On the other hand, printed transcripts can be distributed and used to collaborate with writers, producers, secretaries, P.A.s, etc. who are off-site and without computers and/or editing apps. That can be invaluable to those of us "dinosaurs" who still collaborate with others during the filmmaking process. :)

Considering the enormous amount of time they can save during post for so many people, transcripts are still incredibly cost-efficient when shooting and posting tons of lengthy interviews. It's unfortunate that many newbies and experienced filmmakers think they are a waste of money, because that can be the worst example of cutting off one's nose to spite one's face, as the time spent in post can be the most costly there is.

Transcripts should not be considered extinct yet by any stretch. And furthermore, the metadata and database capabilities of FCPX are really not the "groundbreaking" solutions to all the difficulties of post as you and so many others like to claim. Helpful? Yes. Part of the solution? Absolutely. But, the groundbreaking answer to all our prayers that somehow justify all of those things gone missing? No way!!!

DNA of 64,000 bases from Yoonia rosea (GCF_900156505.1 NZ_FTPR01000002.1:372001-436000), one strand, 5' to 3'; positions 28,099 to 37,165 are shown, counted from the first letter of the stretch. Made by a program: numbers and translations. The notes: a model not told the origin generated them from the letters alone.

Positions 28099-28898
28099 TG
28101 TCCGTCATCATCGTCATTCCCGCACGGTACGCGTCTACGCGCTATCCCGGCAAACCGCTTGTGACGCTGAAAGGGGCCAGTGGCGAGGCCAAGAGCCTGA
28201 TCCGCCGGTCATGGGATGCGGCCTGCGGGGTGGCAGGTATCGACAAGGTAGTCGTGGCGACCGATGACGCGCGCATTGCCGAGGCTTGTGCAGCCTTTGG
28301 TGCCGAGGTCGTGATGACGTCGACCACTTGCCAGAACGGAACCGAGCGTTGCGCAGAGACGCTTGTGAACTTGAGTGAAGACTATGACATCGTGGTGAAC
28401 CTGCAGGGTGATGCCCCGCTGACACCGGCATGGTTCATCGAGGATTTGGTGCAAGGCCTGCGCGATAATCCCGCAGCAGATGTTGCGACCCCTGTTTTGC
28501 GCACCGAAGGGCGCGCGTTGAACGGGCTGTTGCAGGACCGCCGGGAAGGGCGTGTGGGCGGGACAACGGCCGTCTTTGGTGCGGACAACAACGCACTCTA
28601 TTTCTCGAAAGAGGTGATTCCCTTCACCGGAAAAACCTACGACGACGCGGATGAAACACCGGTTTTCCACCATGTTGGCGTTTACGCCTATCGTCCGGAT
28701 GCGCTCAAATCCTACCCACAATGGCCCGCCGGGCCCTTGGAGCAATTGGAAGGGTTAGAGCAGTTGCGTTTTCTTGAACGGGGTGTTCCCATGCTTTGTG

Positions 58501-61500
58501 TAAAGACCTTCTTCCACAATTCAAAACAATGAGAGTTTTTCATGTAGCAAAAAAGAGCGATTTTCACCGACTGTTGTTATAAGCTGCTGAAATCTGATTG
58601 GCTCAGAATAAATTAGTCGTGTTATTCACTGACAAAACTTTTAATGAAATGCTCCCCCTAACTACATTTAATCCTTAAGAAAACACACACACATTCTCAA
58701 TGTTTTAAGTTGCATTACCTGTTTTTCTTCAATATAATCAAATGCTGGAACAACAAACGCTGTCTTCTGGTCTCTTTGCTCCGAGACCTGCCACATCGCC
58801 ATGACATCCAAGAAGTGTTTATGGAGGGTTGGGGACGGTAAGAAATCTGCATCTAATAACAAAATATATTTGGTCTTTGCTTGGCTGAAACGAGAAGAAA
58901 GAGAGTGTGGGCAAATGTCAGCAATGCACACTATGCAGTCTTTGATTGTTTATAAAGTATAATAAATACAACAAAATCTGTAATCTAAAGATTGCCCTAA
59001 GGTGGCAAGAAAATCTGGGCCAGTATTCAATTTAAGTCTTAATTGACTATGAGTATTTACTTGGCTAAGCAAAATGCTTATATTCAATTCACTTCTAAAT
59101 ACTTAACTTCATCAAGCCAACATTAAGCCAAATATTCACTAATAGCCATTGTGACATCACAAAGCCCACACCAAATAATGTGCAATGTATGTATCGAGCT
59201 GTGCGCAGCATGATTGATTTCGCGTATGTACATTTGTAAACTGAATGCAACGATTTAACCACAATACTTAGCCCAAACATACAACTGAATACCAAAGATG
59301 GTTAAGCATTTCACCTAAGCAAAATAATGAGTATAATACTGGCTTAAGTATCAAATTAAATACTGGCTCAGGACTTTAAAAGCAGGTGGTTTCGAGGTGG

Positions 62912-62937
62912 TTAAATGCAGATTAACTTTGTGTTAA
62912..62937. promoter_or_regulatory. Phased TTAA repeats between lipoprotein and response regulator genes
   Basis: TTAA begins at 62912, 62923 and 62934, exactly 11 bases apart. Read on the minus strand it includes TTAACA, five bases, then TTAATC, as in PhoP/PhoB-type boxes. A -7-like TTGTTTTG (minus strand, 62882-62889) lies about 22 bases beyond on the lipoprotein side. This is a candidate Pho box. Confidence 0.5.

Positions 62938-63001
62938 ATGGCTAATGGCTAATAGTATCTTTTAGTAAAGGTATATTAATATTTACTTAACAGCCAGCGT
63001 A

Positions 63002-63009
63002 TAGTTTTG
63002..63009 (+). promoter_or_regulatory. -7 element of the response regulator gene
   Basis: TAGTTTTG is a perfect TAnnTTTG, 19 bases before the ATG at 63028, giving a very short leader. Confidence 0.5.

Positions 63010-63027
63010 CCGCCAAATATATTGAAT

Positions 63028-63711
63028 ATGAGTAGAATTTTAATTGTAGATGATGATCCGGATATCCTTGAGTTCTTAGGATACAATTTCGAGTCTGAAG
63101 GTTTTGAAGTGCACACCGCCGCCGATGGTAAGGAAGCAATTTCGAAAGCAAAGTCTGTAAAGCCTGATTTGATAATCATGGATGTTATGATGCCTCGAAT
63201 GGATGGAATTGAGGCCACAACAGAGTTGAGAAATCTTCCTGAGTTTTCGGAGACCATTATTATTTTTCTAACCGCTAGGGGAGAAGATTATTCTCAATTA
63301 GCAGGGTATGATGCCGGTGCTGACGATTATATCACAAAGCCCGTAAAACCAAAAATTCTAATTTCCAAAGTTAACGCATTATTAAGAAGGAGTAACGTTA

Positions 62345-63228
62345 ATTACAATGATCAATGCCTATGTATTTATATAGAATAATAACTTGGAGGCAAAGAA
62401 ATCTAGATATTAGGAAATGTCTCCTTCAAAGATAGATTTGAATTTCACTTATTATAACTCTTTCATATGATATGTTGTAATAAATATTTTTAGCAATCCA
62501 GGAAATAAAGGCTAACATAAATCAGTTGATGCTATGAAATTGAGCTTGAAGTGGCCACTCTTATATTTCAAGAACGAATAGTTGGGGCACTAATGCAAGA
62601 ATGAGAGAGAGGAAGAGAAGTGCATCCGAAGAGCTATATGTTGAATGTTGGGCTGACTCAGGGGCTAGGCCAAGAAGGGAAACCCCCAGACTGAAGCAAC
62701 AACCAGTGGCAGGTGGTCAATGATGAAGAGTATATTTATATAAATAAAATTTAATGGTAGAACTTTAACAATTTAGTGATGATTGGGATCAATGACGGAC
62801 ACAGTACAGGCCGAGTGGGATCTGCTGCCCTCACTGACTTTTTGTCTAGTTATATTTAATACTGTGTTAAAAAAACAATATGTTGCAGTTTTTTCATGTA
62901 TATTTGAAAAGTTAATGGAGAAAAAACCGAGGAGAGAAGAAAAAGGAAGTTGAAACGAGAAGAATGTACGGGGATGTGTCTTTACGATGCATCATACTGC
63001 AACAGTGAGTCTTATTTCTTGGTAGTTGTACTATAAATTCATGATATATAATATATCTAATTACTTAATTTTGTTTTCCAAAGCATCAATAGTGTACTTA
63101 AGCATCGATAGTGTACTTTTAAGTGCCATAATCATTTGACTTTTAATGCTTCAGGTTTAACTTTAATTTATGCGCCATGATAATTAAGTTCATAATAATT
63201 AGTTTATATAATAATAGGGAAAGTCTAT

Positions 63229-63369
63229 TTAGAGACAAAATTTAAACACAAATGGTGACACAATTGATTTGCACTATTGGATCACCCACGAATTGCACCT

David Roth Weiss
Director/Editor/Colorist
David Weiss Productions, Inc.
Los Angeles
http://www.drwfilms.com

Don't miss my new Creative Cow Podcast: Bringing "The Whale" to the Big Screen:
http://library.creativecow.net/weiss_roth_david/Podcast-Series-2-MikeParfit...

POST-PRODUCTION WITHOUT THE USUAL INSANITY ™


Creative COW contributing editor and a forum host of the Business & Marketing and Apple Final Cut Pro forums.


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Eddie Stein
Re: Post work-rush thoughts about FCP-X
on Jan 21, 2012 at 2:10:40 pm

Hello David,

You might want to look at Premiere Pro. It has a function built in that will attempt to transcribe your video. Then you can search the text, or copy and paste it if you need to generate a transcript. It won't do it in professional script format, but it is a great start. You won't have to leave Premiere Pro to use the feature either. Avid also has some add ons such as Avid ScriptSync and Phrase Find but these are an extra cost.


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David Roth Weiss
Re: Post work-rush thoughts about FCP-X
on Jan 21, 2012 at 6:25:32 pm